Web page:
India’s historic policy choices: Debating the direction of India’s development

29 July 2022

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Peter Drysdale is Emeritus Professor of Economics and the Head of the East Asian Bureau of Economic Research and East Asia Forum at Crawford School of Public Policy. He is widely recognised as the leading intellectual architect of APEC.

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Crawford School’s East Asian Bureau of Economic Research (EABER), headed by Professor Peter Drysdale, research collaboration with Indian counterparts to contribute to key points of the Kautilya Economic Conclave.

Emeritus Professor Peter Drysdale has recently returned from Delhi, where he attended the Kautilya Economic Conclave as well as meetings with leading academics, policymakers, and politicians, including Prime Minister Narendra Modi.

Professor Drysdale, who is also Editor-in-Chief of East Asia Forum and who was the intellectual architect of the Asia-Pacific Economic Cooperation (APEC), spoke of the opportunities ahead for India.

“India confronts historic policy choices in its ambitions to become a great power and as a stabilising force in global geopolitics today,” he said.

The inaugural Kautilya Economic Conclave, a high-level policy-focused conference of prominent researchers of the Indian economy and regional trade, was sponsored and organised by the Indian Ministry of Finance and public policy think tank NITI Aayog.

The conference provided a unique platform to debate the direction of India’s development with leaders from around the region. Delegates to the conference included Indian Prime Minister Modi, India’s Finance Minister, Nirmala Sitharaman, India’s Foreign Minister, Subrahmanyam Jaishankar, Tharman Shanmugaratnam (Senior Minister and Chairman, Group of Thirty, Government of Singapore), Mathias Cormann (Secretary General of the OECD), Suman Bery, recently-appointed Vice-Chairman of NITI Aayog (and an international advisor to EABER), Shaktikanta Das, Governor, Reserve Bank of India, and T. V. Somanathan, Finance Secretary, Ministry of Finance, among others.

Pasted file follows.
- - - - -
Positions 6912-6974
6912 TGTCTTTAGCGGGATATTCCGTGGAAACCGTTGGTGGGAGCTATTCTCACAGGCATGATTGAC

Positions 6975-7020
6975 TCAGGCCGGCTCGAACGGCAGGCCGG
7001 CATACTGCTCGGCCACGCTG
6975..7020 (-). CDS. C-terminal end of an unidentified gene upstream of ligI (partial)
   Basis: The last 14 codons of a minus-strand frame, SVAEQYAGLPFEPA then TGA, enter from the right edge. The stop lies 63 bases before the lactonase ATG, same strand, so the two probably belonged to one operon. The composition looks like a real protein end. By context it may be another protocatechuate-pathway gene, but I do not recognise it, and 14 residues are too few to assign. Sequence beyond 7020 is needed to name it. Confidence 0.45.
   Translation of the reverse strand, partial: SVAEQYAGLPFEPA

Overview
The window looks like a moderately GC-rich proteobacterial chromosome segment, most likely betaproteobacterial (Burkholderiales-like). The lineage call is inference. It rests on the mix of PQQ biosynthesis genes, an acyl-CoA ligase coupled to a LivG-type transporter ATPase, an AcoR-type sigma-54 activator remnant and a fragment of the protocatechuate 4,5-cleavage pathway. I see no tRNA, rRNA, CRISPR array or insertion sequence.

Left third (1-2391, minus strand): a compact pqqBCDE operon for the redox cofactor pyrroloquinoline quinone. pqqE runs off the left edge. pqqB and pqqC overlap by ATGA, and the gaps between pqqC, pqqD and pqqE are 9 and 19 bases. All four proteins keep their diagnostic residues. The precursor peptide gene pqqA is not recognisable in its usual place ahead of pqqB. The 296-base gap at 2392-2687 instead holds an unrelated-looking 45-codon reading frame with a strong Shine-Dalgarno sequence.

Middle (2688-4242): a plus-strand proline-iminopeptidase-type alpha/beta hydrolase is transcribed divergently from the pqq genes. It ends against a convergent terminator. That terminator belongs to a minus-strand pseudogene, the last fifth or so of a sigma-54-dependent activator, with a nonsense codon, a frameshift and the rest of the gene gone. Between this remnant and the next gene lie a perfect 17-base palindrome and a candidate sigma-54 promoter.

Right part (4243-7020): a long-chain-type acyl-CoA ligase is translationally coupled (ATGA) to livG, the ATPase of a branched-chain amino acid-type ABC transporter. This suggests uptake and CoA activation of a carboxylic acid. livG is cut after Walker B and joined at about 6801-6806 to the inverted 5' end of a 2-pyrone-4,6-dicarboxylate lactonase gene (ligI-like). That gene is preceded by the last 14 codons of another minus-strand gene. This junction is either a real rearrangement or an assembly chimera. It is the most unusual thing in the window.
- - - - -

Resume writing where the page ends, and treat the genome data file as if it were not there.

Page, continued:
Professor Drysdale presented a paper on the prospects of export-led growth in India, bringing to bear the lessons for India from the East Asian growth story. He also contributed to discussions of the welfare state after COVID-19.

“While India is hedging its relations with China and moving towards the United States in an Indo-Pacific frame, its ambition is for status in a multipolar world. But it faces a huge economic challenge that requires opening the Indian economy to trade and investment to develop a strong manufacturing sector capable of absorbing India’s large and growing labour force. East Asian incomes are eight times bigger than South Asia incomes, the ratio is similar for trade and twelve times for investment. If China stopped growing tomorrow, and India doubled its income every decade, it would not catch up to China until 2050 or thereabouts,” said Professor Drysdale

“India’s withdrawal from The Regional Comprehensive Economic Partnership (RCEP), which took force in early 2022, was a step in the wrong direction, and while it is unlikely to re-enter the agreement, the RCEP framework is open and India should accept invitations to participate in RCEP ministerial meetings and engage in RCEP processes where possible,” he said.

These collaborative research efforts will contribute to the follow-through of the key points of discussion during the Kautilya Economic Conclave, ultimately contributing to the future direction of India’s development.

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